TBR Perspective Fujitsu is shedding its fragmented and regional business structure to create a more tightly integrated company to drive revenue growth across its business units and improve corporatewide profitability. Fujitsu's new growth focus, which was detailed at its 2010 Global Analyst Conference, involves weaving multiple portfolio areas into unified, purpose‐built solutions that enable better interaction between users and the cloud. Fujitsu is leveraging its entire portfolio – from mobile devices to integration services – to create an environment in which data related to societal problems, such as energy and transportation management, is collected in endpoints then transmitted to the cloud for collection and analysis. Like IBM and its Smarter Planet strategy, Fujitsu aims to leverage the collected data to design solutions that address these needs. Impact and Opportunities TBR believes Fujitsu's efforts to leverage pieces of its portfolio to deliver integrated cloud solutions will enable the company to drive profitable growth, corporatewide. Shedding the regional, fragmented structure will enable the company to uncover synergies, poising the company to streamline operations and eliminate redundancies. By doing so, we expect Fujitsu to afford itself with more flexibility to drive investment and expansion in areas of its portfolio that enable cloud computing. Cloud computing and services Fujitsu continues its push into cloud computing through the use of transition services, targeting service sales of more than $171 million (or ¥15 billion) in Japan by FY12. By tailoring cloud solutions to clients' differing needs, Fujitsu is attempting to ease customers into the cloud. TBR expects companies to leverage cloud services for the added value of cost reduction. Fujitsu has the potential to build a name for itself at the global level. However, we believe the organization is best‐suited to target SMBs for growth rather than the large enterprise market, as Fujitsu is still less known outside of the U.K., Japan and Australia‐New Zealand and already targets the large enterprise segment.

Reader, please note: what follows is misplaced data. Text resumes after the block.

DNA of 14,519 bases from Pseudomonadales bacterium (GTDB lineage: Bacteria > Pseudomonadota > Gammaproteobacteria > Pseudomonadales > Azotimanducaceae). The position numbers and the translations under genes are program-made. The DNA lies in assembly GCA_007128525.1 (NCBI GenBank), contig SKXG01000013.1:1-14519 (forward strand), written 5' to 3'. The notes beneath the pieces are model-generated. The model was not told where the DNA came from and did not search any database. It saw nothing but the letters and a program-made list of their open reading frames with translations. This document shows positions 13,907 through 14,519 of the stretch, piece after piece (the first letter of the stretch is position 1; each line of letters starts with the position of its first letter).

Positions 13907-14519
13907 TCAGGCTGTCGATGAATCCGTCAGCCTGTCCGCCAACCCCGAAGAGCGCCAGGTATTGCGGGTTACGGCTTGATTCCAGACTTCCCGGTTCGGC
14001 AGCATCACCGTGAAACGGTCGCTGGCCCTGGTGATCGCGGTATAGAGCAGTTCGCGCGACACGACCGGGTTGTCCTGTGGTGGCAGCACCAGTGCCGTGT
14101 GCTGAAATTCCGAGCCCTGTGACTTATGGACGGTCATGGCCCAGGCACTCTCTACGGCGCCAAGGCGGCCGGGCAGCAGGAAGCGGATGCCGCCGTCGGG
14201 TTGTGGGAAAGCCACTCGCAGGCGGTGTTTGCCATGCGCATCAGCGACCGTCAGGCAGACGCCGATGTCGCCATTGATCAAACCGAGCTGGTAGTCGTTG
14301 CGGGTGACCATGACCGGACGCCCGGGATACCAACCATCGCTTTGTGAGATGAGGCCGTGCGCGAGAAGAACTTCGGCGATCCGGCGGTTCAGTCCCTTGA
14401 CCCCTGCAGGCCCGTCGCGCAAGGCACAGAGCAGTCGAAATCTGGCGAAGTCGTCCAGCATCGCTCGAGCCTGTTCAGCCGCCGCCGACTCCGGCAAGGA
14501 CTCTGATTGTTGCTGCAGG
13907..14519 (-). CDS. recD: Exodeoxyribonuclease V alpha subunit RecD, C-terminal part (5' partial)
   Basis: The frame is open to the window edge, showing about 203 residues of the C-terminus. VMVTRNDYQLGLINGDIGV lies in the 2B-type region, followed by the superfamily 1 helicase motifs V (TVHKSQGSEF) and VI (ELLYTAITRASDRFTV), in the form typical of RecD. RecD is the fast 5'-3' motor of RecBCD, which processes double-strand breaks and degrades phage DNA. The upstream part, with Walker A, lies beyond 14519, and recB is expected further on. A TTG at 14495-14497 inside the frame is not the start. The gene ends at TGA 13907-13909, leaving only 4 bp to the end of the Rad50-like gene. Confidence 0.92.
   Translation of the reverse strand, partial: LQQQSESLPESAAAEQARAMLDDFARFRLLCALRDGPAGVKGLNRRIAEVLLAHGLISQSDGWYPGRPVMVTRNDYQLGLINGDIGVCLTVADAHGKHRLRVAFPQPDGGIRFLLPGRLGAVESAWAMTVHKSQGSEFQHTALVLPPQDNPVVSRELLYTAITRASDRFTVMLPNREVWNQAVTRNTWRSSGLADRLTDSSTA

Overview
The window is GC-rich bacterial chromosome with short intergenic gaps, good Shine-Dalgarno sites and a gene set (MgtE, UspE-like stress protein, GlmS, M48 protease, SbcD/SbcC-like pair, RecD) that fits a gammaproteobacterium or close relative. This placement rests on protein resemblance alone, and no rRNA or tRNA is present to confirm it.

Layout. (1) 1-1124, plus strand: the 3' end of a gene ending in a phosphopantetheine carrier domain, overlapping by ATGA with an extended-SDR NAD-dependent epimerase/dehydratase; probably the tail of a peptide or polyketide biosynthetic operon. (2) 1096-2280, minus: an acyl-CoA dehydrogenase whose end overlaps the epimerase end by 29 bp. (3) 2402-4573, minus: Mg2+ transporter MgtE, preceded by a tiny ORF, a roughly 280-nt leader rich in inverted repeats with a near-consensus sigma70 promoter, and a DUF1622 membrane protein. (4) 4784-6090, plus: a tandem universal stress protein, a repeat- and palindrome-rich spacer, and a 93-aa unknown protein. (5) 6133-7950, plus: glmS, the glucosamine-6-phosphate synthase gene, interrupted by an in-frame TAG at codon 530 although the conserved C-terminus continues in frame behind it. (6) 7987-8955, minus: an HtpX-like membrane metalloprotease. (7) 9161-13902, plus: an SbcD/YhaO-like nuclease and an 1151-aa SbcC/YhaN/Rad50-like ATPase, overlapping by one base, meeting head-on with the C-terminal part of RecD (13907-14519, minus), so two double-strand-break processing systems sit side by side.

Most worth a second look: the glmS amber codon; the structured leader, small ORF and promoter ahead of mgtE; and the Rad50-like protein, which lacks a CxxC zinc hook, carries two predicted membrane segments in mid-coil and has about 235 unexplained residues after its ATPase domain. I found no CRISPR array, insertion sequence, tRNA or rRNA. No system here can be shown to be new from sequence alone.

Mobile clients After closing the door on its tablet business nearly a year ago to focus on convertible notebook PCs, Fujitsu will re‐enter the race in early 2011 with the release of a Slate tablet. In 1Q11, Fujitsu will launch a Slate as a tool for mobile professionals who are “on their feet” and in need of one‐handed functionality with their compute devices. The Slate will be based on Windows, which Fujitsu believes will enable users to better utilize their core business applications. Additionally, by teaming with Windows for a tablet OS and for the Azure cloud platform, we believe Fujitsu is aligning its mobile device portfolio to act as a client to the cloud. TBR believes Fujitsu will face one major hurdle with its tablet, particularly outside of its core verticals: adoption trends. With strong footprints in EMEA and APAC, we expect Fujitsu to play the role of market educator as often as it serves as a tablet provider. According to Fujitsu, tablet adoption in Europe and Asia trails that of adoption in the Americas, creating both challenges and opportunities for the company. Enterprise hardware: PRIMERGY, ETERNUS and SPARC TBR believes Fujitsu's enterprise hardware businesses – PRIMERGY x86 server, ETERNUS storage and SPARC server – stand to benefit from the company's efforts to integrate and build cloud solutions. By better aligning its portfolio into unified, global brands, which started with the PRIMERGY and ETERNUS lines in 2009, Fujitsu is opening the door to more brand exposure worldwide, as well as to new opportunities to cross‐sell solutions. TBR believes Fujitsu's success in driving growth and improving profitability in its enterprise hardware businesses is predicated on its ability to deliver packaged solutions of compute and storage capabilities with attached software and services. By touting its in‐house capabilities to design, deploy and support infrastructures, Fujitsu is able to paint a high‐value picture to customers, demonstrating its ability to increase the efficiencies of its customers' datacenters. TBR expects Fujitsu's enterprise hardware businesses to benefit from the deployment of private clouds. With an increased focus on bundling its own solutions, we believe Fujitsu's services business will turn to the company's hardware offerings as the backbone for cloud infrastructures, particularly virtualization‐ capable Primergy servers and Eternus storage. TBR anticipates that cloud computing will expand the addressable market for Fujitsu's hardware business, creating new avenues for growth. Event Overview The Fujitsu Global Analyst Conference took place at the Intercontinental Hotel in Boston on Oct. 26 and Oct. 27, ...